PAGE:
Charlie Grinnell, chief executive officer of RightMetric, recently wrote about the fundamentals of competitive marketing intelligence, citing their importance in helping organizations expand market reach, plan more impactful activations and outmaneuver competitors.
In an article for Forbes, Grinnell advised marketers to communicate how competitive marketing intelligence can benefit their brand. It is essential that marketers relay the benefits to justify stakeholder investment into competitive intelligence and to help businesses understand its advantages, Grinnell wrote in an article for Forbes.
Marketers should also establish a list of direct competitors and industry leaders that would be central to their data analysis to make the most of their insights, Grinnell added. Doing so would enable marketers to benchmark their efforts and understand how they fare against competitors. Choosing a mix or direct competitors and industry leaders would also enable marketers to learn best practices across the industry, Grinnell noted.
Another key aspect in starting with competitive marketing intelligence is understanding platforms and metrics that are critical to one’s brand. According to Grinnell, brands have certain overarching business objectives that would require them to focus on brand-focused metrics, including audience sentiment and demographics, or performance-focused metrics, such as digital ad budgets, keyword rankings and web traffic.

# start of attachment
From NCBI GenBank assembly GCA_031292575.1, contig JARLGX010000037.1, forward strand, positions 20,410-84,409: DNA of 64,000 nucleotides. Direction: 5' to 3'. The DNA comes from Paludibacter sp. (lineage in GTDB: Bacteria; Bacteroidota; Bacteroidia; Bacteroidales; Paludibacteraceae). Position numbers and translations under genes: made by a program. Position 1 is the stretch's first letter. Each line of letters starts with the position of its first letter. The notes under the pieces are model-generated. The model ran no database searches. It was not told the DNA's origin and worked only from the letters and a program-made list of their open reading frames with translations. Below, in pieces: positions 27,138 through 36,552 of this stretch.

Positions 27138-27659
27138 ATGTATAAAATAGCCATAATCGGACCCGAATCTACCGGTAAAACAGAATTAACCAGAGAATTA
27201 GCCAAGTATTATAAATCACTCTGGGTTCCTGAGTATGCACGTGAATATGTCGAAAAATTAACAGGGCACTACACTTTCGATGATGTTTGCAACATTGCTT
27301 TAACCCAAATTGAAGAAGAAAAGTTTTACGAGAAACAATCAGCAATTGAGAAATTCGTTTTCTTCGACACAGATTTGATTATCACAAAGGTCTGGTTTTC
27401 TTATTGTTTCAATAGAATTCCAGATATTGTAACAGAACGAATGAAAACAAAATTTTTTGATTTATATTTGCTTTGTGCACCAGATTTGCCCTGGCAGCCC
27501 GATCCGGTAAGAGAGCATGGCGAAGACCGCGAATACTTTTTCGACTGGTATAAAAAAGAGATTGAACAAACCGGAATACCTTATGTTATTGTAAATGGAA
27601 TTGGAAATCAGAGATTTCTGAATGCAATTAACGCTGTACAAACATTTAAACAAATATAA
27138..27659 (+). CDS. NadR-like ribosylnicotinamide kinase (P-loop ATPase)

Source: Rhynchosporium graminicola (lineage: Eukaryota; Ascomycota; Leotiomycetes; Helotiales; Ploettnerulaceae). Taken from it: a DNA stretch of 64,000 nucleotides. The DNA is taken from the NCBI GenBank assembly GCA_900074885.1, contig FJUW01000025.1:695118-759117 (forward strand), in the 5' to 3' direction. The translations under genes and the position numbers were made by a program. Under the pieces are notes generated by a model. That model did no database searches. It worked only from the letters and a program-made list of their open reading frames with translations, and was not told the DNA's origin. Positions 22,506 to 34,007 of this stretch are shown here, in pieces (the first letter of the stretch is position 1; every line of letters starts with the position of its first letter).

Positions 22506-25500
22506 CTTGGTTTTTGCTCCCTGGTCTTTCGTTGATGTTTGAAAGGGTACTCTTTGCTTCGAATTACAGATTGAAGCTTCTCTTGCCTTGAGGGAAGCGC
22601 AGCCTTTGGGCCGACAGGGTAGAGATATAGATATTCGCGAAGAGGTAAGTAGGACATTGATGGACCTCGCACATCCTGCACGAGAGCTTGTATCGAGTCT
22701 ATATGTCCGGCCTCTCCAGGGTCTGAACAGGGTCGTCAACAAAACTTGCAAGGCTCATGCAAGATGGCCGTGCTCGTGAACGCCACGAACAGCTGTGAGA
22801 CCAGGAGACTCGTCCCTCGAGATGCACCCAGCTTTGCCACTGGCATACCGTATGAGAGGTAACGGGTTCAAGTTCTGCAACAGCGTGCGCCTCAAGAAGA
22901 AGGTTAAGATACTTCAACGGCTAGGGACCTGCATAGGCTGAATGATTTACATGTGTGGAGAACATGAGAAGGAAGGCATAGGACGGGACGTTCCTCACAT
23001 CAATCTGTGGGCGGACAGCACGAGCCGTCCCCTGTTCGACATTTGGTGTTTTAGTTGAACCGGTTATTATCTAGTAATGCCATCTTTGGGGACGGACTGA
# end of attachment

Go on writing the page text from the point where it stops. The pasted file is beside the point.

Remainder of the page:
It is also critical for marketers to look into the strategies and tactics used by competitors and leaders. Grinnell argued that if a certain company is making investments in social media marketing, it would be essential for marketers to know what platforms and tactics they might be using.
Grinnell also cautioned against focusing on just one or two areas of digital marketing, as it limits marketers’ ability to take in the whole picture of the market. Instead, marketers should use multiple data sources to promote more informed and accurate decision-making.
Similarly, Grinnell warned marketers not to rely frequently on one-time analysis despite its applications in use cases such as new market or product launch. Marketers should instead invest into competitive marketing intelligence in such a way that would enable long-term trend analysis.